Original languageEnglish
Number of pages10
Publication statusAccepted/In press - Jun 2018
EventAIAA Aviation and Aeronautics Forum and Exposition - Hyatt Regency Atlanta, Atlanta, United States
Duration: 25 Jun 201829 Jun 2018
https://aviation.aiaa.org/

Conference

ConferenceAIAA Aviation and Aeronautics Forum and Exposition
Abbreviated titleAIAA AVIATION 2018
CountryUnited States
CityAtlanta
Period25/06/1829/06/18
Internet address

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aircraft
incident
air traffic
level of knowledge
regulation
blindness
sale
flight
association claim
industry
event
offender
penalty
campaign
offense
repeat offender
illegality
cause
toy
great power

Cite this

Richards, D., & Carroll, J. (Accepted/In press). Laser attacks on aircraft: Shining the light on public attitude. Paper presented at AIAA Aviation and Aeronautics Forum and Exposition, Atlanta, United States.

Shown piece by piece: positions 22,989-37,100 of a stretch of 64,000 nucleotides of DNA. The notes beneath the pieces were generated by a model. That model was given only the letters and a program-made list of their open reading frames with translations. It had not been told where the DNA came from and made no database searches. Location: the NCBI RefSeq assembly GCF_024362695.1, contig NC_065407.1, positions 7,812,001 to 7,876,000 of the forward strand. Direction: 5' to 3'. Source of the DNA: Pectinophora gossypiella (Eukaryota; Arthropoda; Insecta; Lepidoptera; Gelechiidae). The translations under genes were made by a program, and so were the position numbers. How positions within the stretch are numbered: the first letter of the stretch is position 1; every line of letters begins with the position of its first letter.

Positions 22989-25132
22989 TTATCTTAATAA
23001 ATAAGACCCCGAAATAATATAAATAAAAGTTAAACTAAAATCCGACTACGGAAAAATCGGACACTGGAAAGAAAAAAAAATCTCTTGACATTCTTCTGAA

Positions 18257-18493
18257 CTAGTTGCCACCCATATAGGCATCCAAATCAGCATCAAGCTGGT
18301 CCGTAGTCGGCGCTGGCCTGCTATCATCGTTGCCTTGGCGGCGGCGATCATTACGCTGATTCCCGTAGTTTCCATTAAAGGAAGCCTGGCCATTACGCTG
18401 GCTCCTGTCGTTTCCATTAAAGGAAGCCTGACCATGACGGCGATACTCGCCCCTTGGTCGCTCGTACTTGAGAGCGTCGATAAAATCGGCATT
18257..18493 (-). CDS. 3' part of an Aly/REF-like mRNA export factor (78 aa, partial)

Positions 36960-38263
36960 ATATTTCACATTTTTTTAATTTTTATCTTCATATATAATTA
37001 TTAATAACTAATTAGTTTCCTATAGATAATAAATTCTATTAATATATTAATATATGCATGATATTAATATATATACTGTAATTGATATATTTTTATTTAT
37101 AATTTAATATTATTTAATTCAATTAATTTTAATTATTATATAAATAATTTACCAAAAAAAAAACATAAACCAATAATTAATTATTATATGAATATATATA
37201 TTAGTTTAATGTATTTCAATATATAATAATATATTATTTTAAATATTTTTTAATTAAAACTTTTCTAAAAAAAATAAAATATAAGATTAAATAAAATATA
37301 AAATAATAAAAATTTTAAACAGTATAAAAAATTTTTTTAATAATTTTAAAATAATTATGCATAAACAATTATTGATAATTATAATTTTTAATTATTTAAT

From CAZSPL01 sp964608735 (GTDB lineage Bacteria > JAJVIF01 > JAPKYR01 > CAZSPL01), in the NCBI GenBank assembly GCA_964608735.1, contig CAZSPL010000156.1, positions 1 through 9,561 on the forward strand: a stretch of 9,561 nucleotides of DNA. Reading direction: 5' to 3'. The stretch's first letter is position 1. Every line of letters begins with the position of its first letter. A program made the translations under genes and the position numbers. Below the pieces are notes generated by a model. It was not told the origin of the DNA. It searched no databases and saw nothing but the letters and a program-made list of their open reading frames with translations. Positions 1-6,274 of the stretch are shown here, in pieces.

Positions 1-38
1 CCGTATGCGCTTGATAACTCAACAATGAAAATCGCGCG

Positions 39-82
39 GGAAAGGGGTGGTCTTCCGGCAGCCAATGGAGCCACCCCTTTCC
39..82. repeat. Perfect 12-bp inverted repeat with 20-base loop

Laser attacks on aircraft: Shining the light on public attitude. / Richards, Dale; Carroll, Jamie.

2018. Paper presented at AIAA Aviation and Aeronautics Forum and Exposition, Atlanta, United States.

Research output: Contribution to conferencePaper

Richards, D & Carroll, J 2018, 'Laser attacks on aircraft: Shining the light on public attitude' Paper presented at AIAA Aviation and Aeronautics Forum and Exposition, Atlanta, United States, 25/06/18 - 29/06/18, .
Richards D, Carroll J. Laser attacks on aircraft: Shining the light on public attitude. 2018. Paper presented at AIAA Aviation and Aeronautics Forum and Exposition, Atlanta, United States.
Richards, Dale ; Carroll, Jamie. / Laser attacks on aircraft: Shining the light on public attitude. Paper presented at AIAA Aviation and Aeronautics Forum and Exposition, Atlanta, United States.10 p.
@conference{eae35a0c1a95495583aa5efc12c71ef3,
title = "Laser attacks on aircraft: Shining the light on public attitude",